FROM David Hendricks
The Shanghai Expo and America's Economic Decline Last year, on her first trip overseas as Secretary of State, Hillary Clinton went to China, where she wanted to talk about trade and the exchange rate. Chinese leaders wanted to find out why the US had no plans for a pavilion at this year's Shanghai Expo , the biggest thing of its kind in human history.
The Shanghai Expo and America's Economic Decline This year's Shanghai Expo makes the Beijing Olympics look like a Little League tournament, according to one observer, with 70 million people expected. But the US pavilion is being criticized as "bland," "uninspired" and "unimpressive." Does that reveal more than an image problem? In the aftermath of World War II, the US became the world's dominant power, with a middle class built by innovation and manufacturing. With so much now outsourced to the global economy, what's left to show off? Is the Shanghai Expo another signal America can't afford to ignore?
Who's to blame for the opioid crisis? Some of the lawyers who took on Big Tobacco are now going after Big Pharma. It’s all about the deadly epidemic of opioid use. Are the drug companies to blame? What about the users? Later, on today’s Talking Point: making sense of Britain’s upset election.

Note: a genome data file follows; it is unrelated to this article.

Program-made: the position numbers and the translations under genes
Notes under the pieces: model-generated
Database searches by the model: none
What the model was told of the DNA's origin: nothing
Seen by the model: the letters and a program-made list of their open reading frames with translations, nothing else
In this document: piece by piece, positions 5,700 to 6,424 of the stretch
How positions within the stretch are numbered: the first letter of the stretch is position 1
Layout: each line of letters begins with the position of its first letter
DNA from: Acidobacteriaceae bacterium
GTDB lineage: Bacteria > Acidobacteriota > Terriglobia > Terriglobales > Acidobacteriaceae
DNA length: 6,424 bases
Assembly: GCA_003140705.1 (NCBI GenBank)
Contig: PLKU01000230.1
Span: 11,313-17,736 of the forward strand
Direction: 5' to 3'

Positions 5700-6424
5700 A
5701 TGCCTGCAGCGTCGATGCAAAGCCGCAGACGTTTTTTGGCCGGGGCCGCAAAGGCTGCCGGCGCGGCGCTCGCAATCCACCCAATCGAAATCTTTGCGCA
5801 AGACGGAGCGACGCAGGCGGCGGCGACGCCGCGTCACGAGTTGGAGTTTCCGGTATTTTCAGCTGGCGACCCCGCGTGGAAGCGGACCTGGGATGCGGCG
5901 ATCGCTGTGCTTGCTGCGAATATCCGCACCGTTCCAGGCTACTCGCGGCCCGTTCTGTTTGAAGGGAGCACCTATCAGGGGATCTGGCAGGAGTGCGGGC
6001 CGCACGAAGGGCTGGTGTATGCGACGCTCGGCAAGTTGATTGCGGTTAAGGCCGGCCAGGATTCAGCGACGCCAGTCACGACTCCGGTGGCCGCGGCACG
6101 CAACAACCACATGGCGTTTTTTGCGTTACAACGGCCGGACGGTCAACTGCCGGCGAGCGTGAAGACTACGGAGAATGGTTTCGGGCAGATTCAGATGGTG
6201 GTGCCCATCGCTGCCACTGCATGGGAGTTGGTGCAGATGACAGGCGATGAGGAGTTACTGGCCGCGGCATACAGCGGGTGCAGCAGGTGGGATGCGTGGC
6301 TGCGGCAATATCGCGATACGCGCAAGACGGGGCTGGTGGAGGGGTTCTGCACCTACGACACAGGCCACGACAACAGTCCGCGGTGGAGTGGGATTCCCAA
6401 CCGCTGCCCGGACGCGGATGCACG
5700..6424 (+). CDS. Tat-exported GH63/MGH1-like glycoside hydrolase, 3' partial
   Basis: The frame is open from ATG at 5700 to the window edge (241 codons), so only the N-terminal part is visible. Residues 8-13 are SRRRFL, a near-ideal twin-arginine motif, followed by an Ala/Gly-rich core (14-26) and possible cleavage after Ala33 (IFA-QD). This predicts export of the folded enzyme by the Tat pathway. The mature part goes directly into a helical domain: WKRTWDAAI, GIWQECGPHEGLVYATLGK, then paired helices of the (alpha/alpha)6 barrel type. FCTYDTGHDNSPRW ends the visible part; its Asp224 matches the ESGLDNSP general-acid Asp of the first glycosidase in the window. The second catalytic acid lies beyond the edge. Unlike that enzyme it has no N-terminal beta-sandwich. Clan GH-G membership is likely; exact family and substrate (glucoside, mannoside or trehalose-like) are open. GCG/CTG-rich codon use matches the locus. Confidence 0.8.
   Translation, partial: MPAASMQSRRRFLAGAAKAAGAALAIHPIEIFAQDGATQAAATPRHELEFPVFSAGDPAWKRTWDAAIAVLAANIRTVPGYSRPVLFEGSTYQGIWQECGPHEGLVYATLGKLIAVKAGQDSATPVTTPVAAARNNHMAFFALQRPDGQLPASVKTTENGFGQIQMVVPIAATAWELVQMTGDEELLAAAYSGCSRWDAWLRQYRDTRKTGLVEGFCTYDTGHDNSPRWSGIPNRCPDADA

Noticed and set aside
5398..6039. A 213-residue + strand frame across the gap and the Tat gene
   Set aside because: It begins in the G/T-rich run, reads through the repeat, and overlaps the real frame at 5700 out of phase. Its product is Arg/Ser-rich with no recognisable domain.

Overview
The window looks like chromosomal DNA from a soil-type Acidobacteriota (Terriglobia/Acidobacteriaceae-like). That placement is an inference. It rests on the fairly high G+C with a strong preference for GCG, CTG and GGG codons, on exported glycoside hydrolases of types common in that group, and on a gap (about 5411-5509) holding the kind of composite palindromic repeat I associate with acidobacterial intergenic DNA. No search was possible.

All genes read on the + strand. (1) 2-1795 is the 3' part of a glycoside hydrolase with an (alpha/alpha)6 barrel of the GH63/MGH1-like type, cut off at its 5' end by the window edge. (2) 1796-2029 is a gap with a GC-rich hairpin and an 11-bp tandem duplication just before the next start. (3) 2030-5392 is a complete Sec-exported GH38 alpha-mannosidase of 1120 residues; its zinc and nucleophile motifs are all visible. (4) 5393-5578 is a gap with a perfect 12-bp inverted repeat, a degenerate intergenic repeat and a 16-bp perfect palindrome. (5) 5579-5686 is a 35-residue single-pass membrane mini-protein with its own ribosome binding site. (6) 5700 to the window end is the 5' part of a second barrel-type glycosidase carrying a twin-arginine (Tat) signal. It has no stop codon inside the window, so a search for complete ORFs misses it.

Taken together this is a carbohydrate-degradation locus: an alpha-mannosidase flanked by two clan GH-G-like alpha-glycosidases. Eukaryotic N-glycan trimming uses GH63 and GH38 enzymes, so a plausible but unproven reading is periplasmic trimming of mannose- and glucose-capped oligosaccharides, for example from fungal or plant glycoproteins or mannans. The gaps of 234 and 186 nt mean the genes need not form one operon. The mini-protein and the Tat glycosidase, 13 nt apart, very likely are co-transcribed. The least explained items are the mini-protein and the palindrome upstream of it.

Trump plays scolder-in-chief with NATO allies At the opening of NATO’s dramatic new headquarters in Brussels today, President Trump acknowledged that Article 5 — promising that “an attack on one nation is an attack on all” -- has only been invoked one time: in the aftermath of September 11. But the President failed to provide what 27 other Alliance members have been waiting for: a re-commitment by America’s new leader to Article 5. Instead, they got a scolding.
Will the Senate write a healthcare bill in secret? While Democrats and Republicans argue White House relations with Russia, another question is being decided behind closed doors: who gets help buying health insurance and who doesn't? We hear how the pros and cons are being shrouded in secrecy.
Terrorism and tweets, hate speech and murder Just days before an election, Britain is coping with a rash of deadly terrorism, and Prime Minister Theresa May is on the defensive. And again today, President Trump has tweeted criticism of the Mayor of London. Later, a double murder in Portland, Oregon has revealed the ugly past of a supposedly “progressive” city. One immediate question: is “hate speech” protected by the First Amendment?